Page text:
Caliph al-Muqtadir (ruled from 908-932 AD), his successor, built several more hospitals and staffed them with the best physicians, many of them Christians and Jews; and filled the libraries with the latest books and writings. Hospitals were also found in the other large cities in the Islamic empire, notably Cairo and Cordoba, whilst Europe was still trapped in the “Dark Ages”.
We hope and pray to Allah (SWT) that our Muslim communities would be governed by similarly enlightened political and socio-economic leadership. In this context, it is worthwhile considering the wise words of Pervez Hoodbhoy, a Pakistani physicist, who wrote; 14
“With well over a billion Muslims and extensive material resources, why is the Islamic world disengaged from science and the process of creating new knowledge? Common sense and the principles of logic and reason (are) our only reasonable choice for governance and progress. Being scientists, we understand this easily. The task is to persuade those who do not.”
We also hope and pray to Allah (SWT) that our countries would be similarly blessed with peace, security and protected from major natural disasters. And that as a community we would be inspired by the following hadith, to catch up on lost ground and rejuvenate our quest for leadership in the medical sciences and other aspects of scientific scholarship in the continuous process of islah (transformation) towards the community’s health and well-being.
“A word of wisdom is the lost property of a Muslim. He should seize it wherever he finds it.”(At-Tirmidhi)
1 Shari’ah Intelligence. The basic principles and objectives of Islamic jurisprudence. Islamic Education Trust Nigeria. August 2015: 161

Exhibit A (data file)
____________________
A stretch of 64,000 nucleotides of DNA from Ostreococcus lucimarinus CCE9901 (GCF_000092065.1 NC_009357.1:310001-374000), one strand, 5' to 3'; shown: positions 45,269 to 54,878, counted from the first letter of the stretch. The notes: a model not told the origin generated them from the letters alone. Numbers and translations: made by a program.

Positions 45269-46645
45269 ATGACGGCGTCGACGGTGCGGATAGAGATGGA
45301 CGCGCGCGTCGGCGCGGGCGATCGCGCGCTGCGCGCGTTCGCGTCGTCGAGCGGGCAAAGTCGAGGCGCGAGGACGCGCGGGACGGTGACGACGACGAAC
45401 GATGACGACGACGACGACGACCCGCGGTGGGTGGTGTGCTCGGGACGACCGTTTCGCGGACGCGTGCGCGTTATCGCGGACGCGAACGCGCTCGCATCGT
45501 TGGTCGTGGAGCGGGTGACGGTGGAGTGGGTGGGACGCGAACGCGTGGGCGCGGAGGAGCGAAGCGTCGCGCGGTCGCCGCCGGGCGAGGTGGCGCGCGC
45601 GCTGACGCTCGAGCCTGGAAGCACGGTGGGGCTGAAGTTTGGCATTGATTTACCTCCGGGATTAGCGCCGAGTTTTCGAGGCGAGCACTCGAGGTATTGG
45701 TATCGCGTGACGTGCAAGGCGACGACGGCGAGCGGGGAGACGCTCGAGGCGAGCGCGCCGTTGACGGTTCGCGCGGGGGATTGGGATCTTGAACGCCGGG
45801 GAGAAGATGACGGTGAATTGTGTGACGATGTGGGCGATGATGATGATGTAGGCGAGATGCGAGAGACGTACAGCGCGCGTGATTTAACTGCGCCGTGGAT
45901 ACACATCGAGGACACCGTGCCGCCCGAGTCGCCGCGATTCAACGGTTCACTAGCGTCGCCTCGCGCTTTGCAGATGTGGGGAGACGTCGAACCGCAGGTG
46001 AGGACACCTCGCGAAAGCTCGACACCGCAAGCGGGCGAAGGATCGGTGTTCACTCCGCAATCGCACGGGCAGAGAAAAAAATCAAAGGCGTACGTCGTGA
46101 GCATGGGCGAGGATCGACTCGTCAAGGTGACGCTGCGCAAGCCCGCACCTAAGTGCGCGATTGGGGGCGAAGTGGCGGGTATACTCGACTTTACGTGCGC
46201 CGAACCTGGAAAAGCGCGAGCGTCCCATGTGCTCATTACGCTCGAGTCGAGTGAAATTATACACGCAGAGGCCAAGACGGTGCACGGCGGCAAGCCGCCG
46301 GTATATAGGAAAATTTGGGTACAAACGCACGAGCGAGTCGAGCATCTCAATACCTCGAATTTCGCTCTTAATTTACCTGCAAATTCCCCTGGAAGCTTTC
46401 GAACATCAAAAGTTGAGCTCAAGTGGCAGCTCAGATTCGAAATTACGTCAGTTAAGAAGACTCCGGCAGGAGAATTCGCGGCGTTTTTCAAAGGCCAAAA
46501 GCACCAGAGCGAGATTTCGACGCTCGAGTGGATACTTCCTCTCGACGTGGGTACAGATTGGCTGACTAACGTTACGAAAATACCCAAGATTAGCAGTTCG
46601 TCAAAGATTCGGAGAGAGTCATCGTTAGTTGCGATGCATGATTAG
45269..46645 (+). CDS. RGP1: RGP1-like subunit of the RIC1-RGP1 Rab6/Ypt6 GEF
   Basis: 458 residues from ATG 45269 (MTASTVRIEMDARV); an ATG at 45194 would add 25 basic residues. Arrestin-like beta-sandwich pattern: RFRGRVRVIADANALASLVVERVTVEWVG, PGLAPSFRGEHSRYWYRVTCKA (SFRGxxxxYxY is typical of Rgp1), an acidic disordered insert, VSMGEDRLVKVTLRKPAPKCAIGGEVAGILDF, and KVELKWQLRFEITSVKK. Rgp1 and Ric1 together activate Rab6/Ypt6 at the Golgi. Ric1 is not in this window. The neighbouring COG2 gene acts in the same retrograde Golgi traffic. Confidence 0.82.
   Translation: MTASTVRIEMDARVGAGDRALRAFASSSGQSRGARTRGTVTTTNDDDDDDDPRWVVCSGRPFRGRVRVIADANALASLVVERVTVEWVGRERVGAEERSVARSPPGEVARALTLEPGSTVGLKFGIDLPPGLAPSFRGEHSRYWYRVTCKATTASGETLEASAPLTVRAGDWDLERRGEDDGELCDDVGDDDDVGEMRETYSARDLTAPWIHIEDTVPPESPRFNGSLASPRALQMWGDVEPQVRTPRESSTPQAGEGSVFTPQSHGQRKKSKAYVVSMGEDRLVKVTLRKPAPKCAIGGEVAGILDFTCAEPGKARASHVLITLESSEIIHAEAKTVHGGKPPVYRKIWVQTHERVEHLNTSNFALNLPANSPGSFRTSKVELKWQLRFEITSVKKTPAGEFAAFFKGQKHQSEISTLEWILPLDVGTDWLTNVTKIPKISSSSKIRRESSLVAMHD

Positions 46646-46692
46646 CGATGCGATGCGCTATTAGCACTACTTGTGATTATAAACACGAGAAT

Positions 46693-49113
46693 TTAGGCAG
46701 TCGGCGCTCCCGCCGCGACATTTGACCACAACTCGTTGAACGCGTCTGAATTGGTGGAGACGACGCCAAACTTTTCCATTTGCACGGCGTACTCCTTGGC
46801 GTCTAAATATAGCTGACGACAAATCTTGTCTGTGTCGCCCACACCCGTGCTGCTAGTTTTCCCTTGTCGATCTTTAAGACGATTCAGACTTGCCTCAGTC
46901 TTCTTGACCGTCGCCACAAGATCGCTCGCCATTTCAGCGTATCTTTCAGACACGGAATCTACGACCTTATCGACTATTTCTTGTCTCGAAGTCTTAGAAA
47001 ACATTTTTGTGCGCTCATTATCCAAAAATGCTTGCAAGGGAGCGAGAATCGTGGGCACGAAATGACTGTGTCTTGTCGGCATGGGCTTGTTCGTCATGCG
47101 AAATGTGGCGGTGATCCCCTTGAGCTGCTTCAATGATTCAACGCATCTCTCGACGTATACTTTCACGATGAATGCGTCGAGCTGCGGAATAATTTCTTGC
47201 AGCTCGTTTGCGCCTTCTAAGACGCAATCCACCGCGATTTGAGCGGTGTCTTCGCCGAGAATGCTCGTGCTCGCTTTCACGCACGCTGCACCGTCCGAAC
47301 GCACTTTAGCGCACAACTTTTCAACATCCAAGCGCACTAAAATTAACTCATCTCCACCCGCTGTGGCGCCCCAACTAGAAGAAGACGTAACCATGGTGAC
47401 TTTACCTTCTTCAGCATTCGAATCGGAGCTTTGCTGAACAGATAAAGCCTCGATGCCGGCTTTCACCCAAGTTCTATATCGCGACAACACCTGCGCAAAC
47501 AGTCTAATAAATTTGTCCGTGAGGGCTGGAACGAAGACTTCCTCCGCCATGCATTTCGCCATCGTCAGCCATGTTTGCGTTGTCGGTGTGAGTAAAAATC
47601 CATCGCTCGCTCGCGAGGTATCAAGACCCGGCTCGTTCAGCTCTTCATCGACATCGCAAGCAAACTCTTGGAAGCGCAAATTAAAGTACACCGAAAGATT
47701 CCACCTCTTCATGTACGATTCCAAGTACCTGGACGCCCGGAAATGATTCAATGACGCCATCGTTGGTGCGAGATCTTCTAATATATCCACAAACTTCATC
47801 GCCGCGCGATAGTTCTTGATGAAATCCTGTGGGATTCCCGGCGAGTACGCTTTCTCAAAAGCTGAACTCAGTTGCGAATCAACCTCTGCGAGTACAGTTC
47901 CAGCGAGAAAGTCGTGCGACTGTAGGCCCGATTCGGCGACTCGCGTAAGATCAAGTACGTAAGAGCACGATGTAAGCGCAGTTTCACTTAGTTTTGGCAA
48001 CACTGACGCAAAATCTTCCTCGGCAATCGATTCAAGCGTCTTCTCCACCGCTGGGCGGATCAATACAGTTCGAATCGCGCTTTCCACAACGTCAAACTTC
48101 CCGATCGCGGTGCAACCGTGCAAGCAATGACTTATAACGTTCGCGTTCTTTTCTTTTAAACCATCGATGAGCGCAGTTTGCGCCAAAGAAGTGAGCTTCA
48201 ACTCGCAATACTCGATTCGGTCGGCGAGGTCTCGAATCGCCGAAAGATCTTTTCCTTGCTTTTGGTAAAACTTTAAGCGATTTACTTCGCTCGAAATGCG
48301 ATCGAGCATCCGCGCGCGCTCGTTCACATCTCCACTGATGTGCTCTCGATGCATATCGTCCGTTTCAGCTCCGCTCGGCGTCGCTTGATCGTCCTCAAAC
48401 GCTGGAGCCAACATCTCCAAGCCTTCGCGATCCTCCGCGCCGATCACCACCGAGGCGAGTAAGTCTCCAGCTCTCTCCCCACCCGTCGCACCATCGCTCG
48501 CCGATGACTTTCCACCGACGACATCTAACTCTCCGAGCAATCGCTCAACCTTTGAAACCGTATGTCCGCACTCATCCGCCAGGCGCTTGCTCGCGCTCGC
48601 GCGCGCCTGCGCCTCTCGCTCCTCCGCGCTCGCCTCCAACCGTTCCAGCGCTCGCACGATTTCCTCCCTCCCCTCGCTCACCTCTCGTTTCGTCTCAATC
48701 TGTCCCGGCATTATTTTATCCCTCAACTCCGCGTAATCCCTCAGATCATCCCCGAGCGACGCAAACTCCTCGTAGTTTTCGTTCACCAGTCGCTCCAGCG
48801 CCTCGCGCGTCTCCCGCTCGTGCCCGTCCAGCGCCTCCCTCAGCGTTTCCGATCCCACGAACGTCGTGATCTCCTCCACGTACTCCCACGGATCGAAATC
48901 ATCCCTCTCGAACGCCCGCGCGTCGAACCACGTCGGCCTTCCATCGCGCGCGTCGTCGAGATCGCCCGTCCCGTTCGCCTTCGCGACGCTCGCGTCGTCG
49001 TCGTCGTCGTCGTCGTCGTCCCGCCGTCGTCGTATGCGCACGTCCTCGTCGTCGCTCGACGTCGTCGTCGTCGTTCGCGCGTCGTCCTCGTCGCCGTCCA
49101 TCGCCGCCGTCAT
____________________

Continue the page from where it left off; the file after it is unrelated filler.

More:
2 Musa MN et al. Immunisation controversies. What you really need to know. August 2015:90-93
3 PE Pormann et al. Medieval Islamic Medicine.. American University in Cairo Press, 2007. Page 9
4 Jim Al-Khalili. The golden age of Arabic science. 2012:138-51
5 Abdul Rashid AR. Medicines, supplements and herbs for women. Fiqh Medicine Convention 2.0. 19 April 2015
6 Margaret A. Maglione et al. Safety of Vaccines Used for Routine Immunization of US Children: A Systematic Review. Pediatrics. June 2014
7 http://www.un.org/millenniumgoals/ accessed 13 Dec 2015
8 Health in the Muslim world: Meeting the MDGs. FIMA Year Book 2012. Pages 13-18
10http://www.moh.gov.my/images/gallery/publications/HEALTH%20FACTS%202014.pdf accessed 13 Dec 2015
11 Martin Kramer. Islam’s Sober Millennium. Jerusalem Post. December 31, 1999.
12 GPEI Scientific Declaration on Polio Eradication 2013. Immunisation Controversies-What you really need to know. August 2015: 208-209
13 Fatwa 11/11. The 11th regular Session of the European Council of Fatwa & Research. 1-7 July 2003. Stockholm, Sweden.
14 Pervez Amirali Hoodbhoy. Science and the Islamic world-The quest for rapprochement. Physics Today; 49(2007):49-55